The National Review's editors argue that Republicans should stop complaining about the Democrats' "do-nothing Congress":
Democrats have already responded to the charge by saying that they would have passed a lot of bills if not for Republican obstruction. The solution, they will say, is for voters to remove enough Republican senators that no more filibusters will be possible, and to take the veto out of Republican hands. This advice will fall on receptive ears.Instead, our editor friends say, Congressional Republicans should try a bit of ju-jistu:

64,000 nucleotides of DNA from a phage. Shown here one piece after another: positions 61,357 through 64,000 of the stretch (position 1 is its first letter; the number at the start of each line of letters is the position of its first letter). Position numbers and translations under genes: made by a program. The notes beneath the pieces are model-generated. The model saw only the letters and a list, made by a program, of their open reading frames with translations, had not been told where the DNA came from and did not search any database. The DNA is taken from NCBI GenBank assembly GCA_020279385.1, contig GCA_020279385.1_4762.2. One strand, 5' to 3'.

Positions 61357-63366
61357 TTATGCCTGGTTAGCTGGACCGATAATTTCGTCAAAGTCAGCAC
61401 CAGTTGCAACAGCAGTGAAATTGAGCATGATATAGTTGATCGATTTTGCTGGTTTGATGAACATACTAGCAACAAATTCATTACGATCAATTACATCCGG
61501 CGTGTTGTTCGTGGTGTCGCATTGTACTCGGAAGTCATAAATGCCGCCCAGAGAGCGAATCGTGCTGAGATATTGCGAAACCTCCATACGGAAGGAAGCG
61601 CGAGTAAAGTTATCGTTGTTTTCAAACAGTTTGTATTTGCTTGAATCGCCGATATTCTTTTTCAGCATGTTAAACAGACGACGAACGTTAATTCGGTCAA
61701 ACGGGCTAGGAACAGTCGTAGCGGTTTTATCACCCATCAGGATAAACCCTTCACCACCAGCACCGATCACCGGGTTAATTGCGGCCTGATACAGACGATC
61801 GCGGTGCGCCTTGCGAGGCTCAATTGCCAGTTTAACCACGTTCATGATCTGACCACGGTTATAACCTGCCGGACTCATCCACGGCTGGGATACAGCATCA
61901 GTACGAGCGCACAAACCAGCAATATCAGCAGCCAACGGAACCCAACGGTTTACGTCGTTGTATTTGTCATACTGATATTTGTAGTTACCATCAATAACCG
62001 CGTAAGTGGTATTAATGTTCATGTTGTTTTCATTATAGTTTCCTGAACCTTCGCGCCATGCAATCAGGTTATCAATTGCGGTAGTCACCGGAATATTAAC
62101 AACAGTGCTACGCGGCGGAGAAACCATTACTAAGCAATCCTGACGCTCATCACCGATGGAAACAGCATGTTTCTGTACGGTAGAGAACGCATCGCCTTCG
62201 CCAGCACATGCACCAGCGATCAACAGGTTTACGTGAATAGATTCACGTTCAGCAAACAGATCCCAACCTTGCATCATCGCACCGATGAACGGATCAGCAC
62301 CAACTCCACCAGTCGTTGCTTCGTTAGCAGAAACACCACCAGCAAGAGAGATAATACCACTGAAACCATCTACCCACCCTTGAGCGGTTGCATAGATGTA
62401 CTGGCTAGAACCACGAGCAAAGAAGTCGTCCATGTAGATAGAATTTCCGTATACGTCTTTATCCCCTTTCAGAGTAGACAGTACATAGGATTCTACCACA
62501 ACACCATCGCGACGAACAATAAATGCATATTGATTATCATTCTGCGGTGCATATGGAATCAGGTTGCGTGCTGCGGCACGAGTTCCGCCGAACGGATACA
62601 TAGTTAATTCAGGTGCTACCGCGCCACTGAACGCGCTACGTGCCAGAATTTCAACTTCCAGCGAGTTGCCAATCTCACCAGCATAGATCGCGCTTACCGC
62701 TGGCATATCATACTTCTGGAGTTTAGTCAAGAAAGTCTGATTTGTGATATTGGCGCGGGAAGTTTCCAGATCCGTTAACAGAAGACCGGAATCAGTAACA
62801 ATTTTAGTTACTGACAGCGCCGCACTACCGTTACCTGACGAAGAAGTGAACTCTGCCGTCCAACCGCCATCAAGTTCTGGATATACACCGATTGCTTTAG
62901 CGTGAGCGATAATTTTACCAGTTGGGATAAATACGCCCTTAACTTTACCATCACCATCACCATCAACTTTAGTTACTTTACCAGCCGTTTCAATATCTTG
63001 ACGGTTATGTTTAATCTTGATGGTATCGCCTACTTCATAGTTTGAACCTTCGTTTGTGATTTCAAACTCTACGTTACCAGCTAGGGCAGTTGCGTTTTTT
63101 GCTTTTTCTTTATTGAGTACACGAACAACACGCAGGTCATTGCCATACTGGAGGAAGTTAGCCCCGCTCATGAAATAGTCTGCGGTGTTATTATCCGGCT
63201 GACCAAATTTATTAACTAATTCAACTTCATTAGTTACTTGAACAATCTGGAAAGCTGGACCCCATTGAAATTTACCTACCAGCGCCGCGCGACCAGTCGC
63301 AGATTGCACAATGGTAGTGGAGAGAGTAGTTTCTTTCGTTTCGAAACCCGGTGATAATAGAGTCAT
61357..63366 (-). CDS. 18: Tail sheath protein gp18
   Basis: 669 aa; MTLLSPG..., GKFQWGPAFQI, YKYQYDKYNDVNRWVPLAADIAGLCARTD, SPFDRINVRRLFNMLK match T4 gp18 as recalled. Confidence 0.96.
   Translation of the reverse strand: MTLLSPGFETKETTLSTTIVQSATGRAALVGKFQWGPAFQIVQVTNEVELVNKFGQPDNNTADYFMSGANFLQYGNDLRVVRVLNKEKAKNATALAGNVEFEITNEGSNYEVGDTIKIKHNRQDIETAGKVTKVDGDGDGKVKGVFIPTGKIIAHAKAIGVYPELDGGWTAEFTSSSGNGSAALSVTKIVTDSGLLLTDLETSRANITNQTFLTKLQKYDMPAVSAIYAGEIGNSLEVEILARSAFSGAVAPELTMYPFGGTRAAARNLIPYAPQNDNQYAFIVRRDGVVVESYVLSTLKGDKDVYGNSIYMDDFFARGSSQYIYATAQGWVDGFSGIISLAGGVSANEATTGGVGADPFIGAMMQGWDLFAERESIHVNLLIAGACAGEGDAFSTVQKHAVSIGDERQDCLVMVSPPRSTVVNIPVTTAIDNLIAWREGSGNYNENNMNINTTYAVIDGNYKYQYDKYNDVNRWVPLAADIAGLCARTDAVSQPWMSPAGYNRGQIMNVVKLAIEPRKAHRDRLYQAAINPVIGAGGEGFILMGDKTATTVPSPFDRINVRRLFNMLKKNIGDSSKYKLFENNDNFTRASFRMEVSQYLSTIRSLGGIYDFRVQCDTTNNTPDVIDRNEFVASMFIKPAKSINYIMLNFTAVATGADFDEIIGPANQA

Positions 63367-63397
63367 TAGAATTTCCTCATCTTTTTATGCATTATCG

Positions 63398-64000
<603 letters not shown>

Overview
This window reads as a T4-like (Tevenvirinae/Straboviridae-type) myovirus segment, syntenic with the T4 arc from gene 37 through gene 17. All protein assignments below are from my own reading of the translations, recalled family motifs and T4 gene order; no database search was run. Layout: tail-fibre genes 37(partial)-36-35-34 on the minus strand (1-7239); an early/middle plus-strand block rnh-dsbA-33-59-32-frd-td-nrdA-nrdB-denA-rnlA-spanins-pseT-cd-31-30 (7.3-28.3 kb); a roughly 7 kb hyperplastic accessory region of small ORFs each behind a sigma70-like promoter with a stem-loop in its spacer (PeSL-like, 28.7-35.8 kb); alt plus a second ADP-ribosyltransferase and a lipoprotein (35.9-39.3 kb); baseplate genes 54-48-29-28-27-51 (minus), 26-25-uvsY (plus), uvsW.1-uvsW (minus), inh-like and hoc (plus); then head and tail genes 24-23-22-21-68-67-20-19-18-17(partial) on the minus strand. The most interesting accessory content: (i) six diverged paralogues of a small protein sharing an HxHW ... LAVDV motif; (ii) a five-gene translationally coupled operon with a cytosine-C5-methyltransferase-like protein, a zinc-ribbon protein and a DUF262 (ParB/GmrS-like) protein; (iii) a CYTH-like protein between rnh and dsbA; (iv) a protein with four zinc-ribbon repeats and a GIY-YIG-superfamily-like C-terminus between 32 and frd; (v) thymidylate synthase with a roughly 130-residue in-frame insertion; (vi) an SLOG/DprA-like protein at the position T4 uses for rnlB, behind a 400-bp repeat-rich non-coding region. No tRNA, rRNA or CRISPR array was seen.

Republicans should shift their focus from the Democratic pass/fail record to the underlying reason for it. Democratic bills are failing because they are too far left to win strong bipartisan support. This Congress has tried to raise taxes, to force taxpayers to finance the killing of human embryos, to micromanage the war, and to move toward nationalized health care. It is a Congress that wants to do much too much: in short, a liberal Congress. Maybe that’s what Republicans should call it.The problem for conservatives is that all of these Democratic positions (no matter how the right caricatures them) are majoritarian ones. The reason the bills aren't getting bipartisan support is because the Republicans aren't a majoritarian party; they're increasingly a fringe party.